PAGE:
the Truth with Compassionate Objectivity
For me history happened during a trip to England in the summer of 2002. I was driving through the scenic Cotswold Hills with a colleague who is interested in military history. He asked if I could find out why the Japanese city of Niigata had been removed from the list of potential atomic bomb targets towards the end of the Second World War. At the time, I dimly remembered stories that I had heard soon after moving to Niigata about ‘The B-29’ – of it burning brightly in the night sky, and of parachutes. I wondered if this incident had anything to do with my colleague’s question.
When I returned to Niigata at the end of that summer I discovered that there was no relationship between the ‘B-29’ and Niigata being removed from the A-bomb target list. However, soon after I had located documents explaining why Niigata was spared the fate of Hiroshima and Nagasaki, my curiosity was sparked by the stories I had heard about the mysterious ‘B-29’. Who were the people on that plane? What had happened to them? With over half a century passed, and given the taboo in Japan of talking about those dark days, would it be possible for me, a foreigner, to learn anything?
My search set me on a three year quest that would lead through small Japanese farming villages, dusty archives and rural American towns. Along the way I interviewed scholars, survivors from the B-29 crew, local eyewitnesses, former prisoners of war, and old soldiers. All were initially suspicious and uncertain. Yet despite the lingering differences and animosity caused by their experiences in the War, both the Japanese villagers and B-29 crewmen were united in their common desire to be heard, to be remembered, and to be understood. In the telling of their tales, however, while each had something valuable to share, they also had something dreadful to hide.
After three years of detective work, and finding myself surrounded by piles of military reports, unpublished manuscripts by eyewitnesses, war diaries, documents recently declassified by the US Freedom of Information Act, and never before seen photos of the actual capture (and lynching) of members of the Jordan Crew, a realization of the horror and confusion of the incident became clearer. The aftermath of the event was tragic – four American men dead, either from their own hand or from being hacked to death by enraged farmers. Everyone touched by the incident suffered some sort of trauma and lifelong psychological damage. Bitterness festered in the hearts of the surviving B-29ers, shame in the hearts of the villagers. Those on both sides who survived the war, in a very real sense, did not return home alive.
How could one do justice to such a complex and disturbing story? I decided that the best way to approach this book was in the form of a narrative, and to relate, as authentically as I could, the viewpoints of both the surviving B-29 crewmen and of the villagers who captured them.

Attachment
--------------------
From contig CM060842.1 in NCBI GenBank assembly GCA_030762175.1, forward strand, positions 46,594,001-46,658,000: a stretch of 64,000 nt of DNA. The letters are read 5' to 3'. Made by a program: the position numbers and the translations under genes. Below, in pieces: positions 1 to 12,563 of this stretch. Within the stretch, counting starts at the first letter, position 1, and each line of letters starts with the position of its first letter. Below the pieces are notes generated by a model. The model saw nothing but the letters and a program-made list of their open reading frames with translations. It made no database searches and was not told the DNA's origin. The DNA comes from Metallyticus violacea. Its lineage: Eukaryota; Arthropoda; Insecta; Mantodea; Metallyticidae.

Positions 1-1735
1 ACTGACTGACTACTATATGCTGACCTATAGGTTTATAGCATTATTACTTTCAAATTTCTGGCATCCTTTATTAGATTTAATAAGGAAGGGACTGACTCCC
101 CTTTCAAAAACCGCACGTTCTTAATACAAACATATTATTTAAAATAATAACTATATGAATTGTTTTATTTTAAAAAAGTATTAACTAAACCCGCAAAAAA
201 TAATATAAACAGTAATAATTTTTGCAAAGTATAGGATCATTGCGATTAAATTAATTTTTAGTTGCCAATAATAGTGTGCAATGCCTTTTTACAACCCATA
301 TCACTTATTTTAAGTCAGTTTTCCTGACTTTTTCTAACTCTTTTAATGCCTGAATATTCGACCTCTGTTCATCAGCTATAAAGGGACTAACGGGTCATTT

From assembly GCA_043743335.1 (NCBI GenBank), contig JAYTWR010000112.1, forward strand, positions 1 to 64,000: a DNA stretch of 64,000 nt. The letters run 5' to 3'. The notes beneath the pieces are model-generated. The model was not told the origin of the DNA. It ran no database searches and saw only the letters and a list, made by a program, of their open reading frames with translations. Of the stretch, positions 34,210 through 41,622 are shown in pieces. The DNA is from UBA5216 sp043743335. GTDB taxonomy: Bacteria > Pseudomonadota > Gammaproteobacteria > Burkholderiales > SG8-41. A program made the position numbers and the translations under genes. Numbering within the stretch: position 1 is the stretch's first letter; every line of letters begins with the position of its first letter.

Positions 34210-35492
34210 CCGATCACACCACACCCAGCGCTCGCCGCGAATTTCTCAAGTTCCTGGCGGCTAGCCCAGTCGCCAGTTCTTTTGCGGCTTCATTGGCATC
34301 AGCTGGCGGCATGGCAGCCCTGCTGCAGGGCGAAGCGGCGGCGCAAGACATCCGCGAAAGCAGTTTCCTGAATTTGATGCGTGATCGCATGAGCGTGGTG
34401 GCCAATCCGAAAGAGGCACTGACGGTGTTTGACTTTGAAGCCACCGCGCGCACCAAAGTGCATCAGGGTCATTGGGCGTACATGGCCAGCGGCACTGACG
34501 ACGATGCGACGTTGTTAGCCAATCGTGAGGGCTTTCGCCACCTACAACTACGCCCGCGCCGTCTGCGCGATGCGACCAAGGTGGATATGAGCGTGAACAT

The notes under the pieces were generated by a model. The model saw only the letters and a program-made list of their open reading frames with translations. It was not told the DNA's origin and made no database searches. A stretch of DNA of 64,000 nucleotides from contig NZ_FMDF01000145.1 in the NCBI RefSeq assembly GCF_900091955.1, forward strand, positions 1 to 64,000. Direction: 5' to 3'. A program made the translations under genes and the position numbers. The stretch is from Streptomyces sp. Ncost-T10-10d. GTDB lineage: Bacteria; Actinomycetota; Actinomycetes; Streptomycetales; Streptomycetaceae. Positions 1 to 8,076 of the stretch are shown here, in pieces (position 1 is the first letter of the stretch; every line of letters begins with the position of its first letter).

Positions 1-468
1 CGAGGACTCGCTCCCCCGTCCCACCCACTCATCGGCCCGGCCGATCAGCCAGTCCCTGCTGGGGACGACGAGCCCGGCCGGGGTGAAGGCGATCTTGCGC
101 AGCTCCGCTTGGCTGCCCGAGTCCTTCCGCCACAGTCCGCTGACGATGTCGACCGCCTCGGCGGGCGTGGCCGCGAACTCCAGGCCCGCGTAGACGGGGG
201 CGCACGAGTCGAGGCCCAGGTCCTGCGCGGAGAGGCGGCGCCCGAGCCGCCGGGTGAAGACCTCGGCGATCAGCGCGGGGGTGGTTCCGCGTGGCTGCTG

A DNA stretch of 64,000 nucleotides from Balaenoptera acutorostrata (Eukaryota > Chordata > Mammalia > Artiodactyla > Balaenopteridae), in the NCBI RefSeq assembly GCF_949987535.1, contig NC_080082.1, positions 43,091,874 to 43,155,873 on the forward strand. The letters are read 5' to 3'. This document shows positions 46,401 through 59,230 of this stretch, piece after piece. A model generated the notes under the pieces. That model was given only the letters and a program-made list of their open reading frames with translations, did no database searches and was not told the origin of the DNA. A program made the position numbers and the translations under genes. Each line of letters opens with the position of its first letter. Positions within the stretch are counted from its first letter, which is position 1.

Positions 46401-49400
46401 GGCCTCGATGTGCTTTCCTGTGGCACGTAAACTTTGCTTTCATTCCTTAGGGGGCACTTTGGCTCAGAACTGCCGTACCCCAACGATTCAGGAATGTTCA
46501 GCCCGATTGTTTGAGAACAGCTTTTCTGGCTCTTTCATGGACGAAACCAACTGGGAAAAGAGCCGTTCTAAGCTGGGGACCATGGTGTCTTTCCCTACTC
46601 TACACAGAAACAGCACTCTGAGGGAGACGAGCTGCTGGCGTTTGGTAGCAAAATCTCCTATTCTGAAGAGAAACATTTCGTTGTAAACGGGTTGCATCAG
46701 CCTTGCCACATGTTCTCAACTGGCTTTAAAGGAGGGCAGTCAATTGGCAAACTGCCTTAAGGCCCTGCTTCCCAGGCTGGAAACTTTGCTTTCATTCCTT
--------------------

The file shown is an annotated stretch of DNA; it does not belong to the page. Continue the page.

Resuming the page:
Many aspects of this story remain steeped in mystery and controversy. While the unsolved elements added to the power of the tale’s telling, it was the controversial parts that have caused me considerable internal struggle. It goes without saying that in war people can make mistakes and do things that they may regret later on. During interviews I felt a growing sense of respect and compassion for the people on both sides of this conflict, and this forced me to face some hard questions: Do I conceal aspects of this story out of consideration for the participants’ families and descendants, who often have an interest in preserving for posterity the brave deeds of their forefathers? Or, should I write everything that I have learned, even if it risks a descent into sensationalism? How can I negotiate a balance between professional detachment on the one hand and sentiment on the other? Ultimately, for the sake of showing the effects of war on ordinary people, I decided that all of the story, or at least as much of it as I was able to discover, should be told. At the same time, I felt that this story should be told with compassion.
This book would not have been possible but for the courage of the Jordan Crew and the residents of Niigata who, though fragile with age, still found it within themselves to recall the trauma of those terrible days. They were often encouraged by their families to talk about this period, which for some had remained a forbidden topic. During the painful and sometimes disturbing process of sharing their experiences some were able to come to terms with their darker memories and embrace them as part of their families’ lasting heritage.
A number of Japanese educators, researchers and historians were also immensely helpful in this research. They provided me with rare documents, photos, memoirs and interviews of villagers that they had conducted during their own investigations. As we shared notes and spoke together, we found ourselves hoping for greater reconciliation between that generation which has all but passed away. We also had our eyes on the future in that by recording this tragic tale, the futile cycles of warfare and violence, themes that are all too frequent in both our countries’ histories, might somehow be broken in the lives of others – even for just a moment. “Field of Spears” is not simply a story about an incident that took place over half a century ago. As the wheel of history turns yet again, this book offers insight into human rights issues affecting our lives today, and provides a chilling reminder of what awaits today’s soldiers when they fall from their positions of elevated safety into the waiting arms of an angry mob.
Field of Spears
can be purchased at: